What harm did consumers suffer from the massive Equifax data breach? Some may have had their identities stolen because their personal information was exposed. Many may have spent time and money on credit monitoring or freezes. Either way, they may be eligible for some compensation.
The fine against Equifax over the 2017 breach that affected abut 147 million people, announced Monday by the Federal Trade Commission and the Consumer Financial Protection Bureau, totals $575 million and could reach $700 million. The largest ever penalty for a data breach includes $175 million in penalties to states, including California, which will receive $18.7 million. About $300 million will go to a fund for consumers.
Consumers who apply and provide receipts could be eligible for cash to reclaim up to $20,000 each for what they’ve lost, including money they’ve spent on credit reports, monitoring and freezes. Those who paid third parties for credit monitoring can be reimbursed up to $125. Consumers can also be paid back for the time they spent dealing with the matter: $25 an hour for up to 20 hours. Consumers can self-certify for up to 10 of those hours, the FTC said.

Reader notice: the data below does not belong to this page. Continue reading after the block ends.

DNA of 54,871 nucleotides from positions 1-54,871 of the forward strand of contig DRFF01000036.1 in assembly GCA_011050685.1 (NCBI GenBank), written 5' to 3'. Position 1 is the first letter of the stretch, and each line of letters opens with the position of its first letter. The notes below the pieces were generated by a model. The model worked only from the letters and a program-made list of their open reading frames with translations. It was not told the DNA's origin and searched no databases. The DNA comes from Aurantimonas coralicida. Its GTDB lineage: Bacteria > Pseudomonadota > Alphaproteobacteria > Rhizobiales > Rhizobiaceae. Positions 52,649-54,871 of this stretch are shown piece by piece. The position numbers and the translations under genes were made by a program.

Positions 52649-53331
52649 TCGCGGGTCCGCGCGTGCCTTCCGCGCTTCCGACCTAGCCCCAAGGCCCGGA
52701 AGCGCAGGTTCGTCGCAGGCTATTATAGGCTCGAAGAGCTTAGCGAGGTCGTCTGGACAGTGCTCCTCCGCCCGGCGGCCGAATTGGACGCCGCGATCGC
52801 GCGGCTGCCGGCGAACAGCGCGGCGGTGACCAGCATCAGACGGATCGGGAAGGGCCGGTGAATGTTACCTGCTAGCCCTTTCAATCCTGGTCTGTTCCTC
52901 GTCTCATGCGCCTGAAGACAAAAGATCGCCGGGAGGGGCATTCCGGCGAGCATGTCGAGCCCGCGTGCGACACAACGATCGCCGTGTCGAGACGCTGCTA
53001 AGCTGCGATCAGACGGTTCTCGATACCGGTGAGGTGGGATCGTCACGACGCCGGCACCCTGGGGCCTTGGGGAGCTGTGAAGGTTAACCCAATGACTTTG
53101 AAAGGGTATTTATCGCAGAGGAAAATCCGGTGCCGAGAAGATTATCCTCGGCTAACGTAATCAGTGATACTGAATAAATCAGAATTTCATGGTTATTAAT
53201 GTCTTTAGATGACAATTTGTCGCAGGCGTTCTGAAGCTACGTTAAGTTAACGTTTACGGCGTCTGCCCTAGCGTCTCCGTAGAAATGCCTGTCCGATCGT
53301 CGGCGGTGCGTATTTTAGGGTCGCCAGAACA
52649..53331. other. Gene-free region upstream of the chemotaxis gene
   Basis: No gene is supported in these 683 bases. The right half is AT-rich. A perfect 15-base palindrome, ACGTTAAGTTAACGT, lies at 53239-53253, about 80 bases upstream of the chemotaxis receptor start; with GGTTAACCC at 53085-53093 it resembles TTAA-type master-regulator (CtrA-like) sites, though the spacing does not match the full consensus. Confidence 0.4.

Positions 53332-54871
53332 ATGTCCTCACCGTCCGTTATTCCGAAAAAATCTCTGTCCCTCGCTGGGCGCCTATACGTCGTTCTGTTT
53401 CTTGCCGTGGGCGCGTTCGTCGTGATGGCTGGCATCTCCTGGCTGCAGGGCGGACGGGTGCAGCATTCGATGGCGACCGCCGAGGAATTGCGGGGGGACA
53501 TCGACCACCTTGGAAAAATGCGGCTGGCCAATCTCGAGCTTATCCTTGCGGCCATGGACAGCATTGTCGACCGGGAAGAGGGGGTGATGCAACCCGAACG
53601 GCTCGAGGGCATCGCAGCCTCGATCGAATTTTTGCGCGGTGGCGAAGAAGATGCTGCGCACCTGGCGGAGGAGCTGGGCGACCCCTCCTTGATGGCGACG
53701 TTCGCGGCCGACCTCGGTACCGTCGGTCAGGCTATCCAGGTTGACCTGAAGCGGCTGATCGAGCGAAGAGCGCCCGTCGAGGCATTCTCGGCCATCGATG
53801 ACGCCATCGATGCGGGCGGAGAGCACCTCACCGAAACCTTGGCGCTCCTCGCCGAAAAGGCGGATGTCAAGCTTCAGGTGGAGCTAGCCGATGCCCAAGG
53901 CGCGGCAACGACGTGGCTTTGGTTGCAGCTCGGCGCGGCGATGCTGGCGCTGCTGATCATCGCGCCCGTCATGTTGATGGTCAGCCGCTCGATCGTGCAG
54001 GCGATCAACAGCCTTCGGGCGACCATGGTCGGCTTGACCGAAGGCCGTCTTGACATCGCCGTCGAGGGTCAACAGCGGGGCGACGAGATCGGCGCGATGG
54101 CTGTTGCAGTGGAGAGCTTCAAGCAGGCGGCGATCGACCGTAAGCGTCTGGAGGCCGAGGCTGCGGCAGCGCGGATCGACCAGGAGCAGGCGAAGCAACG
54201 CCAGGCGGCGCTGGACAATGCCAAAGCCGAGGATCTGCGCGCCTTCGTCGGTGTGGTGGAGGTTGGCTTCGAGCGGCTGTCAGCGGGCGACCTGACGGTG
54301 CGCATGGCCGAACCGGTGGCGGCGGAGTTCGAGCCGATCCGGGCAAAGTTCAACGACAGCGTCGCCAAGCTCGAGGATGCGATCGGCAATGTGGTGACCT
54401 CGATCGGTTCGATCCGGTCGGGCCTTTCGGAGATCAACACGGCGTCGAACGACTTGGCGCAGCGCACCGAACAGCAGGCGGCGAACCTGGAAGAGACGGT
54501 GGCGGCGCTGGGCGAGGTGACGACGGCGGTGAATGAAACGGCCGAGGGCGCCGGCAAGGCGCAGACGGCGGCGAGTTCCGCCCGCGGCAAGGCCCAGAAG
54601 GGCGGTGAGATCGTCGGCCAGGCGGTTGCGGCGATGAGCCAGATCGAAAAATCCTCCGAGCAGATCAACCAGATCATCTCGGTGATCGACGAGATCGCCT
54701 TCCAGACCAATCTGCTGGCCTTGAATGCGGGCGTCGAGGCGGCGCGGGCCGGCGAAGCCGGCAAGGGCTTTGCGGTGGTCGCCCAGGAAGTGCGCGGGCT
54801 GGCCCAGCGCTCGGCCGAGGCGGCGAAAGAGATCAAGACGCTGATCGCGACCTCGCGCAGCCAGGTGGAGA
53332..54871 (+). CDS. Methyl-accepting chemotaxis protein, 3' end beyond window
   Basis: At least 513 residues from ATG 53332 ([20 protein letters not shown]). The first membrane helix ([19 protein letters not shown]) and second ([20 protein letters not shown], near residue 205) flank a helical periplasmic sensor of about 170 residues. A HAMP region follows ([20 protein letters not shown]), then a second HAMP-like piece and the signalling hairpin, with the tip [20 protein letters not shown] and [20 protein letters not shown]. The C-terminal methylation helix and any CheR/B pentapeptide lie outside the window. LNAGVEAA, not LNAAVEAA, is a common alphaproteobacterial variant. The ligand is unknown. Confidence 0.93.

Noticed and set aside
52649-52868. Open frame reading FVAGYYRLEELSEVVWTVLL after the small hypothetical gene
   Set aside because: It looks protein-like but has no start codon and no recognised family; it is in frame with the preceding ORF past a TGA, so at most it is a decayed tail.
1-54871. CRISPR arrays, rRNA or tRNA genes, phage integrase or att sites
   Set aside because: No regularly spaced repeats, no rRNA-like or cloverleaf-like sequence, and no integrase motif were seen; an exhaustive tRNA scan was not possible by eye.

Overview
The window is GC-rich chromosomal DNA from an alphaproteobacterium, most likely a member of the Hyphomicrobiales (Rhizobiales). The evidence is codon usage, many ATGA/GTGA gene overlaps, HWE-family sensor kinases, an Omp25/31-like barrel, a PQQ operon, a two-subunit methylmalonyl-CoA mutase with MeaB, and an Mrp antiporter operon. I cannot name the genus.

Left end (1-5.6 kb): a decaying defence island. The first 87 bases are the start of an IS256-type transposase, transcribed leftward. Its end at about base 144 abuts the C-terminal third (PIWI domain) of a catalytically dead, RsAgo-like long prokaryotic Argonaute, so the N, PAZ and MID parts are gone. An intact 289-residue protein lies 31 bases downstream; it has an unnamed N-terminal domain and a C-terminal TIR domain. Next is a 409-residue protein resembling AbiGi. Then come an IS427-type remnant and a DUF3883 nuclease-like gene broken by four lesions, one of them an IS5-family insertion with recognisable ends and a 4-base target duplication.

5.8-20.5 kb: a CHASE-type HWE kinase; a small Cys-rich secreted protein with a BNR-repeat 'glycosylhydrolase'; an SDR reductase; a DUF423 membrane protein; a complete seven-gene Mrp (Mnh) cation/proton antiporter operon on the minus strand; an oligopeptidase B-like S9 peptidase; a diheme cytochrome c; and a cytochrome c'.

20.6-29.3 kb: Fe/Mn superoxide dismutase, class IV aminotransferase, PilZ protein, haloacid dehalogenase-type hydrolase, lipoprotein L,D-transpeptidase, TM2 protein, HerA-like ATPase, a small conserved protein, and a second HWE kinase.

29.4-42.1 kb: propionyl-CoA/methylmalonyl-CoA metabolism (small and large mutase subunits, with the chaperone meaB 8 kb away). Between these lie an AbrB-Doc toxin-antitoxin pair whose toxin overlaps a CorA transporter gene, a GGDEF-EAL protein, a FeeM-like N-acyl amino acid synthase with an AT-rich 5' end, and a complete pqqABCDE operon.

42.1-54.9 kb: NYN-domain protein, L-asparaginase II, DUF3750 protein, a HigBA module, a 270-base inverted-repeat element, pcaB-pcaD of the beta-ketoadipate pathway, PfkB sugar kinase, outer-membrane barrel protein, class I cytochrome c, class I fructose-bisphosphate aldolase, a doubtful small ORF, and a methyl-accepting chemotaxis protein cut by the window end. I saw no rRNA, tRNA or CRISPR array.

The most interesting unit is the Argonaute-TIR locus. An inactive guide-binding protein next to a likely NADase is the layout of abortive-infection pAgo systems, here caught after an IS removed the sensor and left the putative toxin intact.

“It is very difficult to trace specific identity theft back to a specific breach,” said Maneesha Mithal of the FTC during a press conference in Washington. “Even for consumers who have not necessarily suffered out-of-pocket losses, it can be a real burden and a hassle… to unravel the identity theft.”
Affected consumers will also be eligible for free credit monitoring for up to 10 years, and identity-theft restoration services, she said.
Under the settlement, which is pending court approval, Equifax must pay an additional $125 million into the consumer restitution fund if needed.
When asked about whether he thought the settlement will help avoid future data breaches, FTC Chief Joseph Simons reiterated that his agency has asked Congress for the power to fine companies directly for initial violations.
“That’s why civil penalty authority is so important,” he said.
California Attorney General Xavier Becerra said in a separate announcement Monday that the state will use its share of the civil penalties to investigate and enforce similar violations.
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Consumers can begin filing claims once the settlement is approved.
Phone number: (833) 759-2982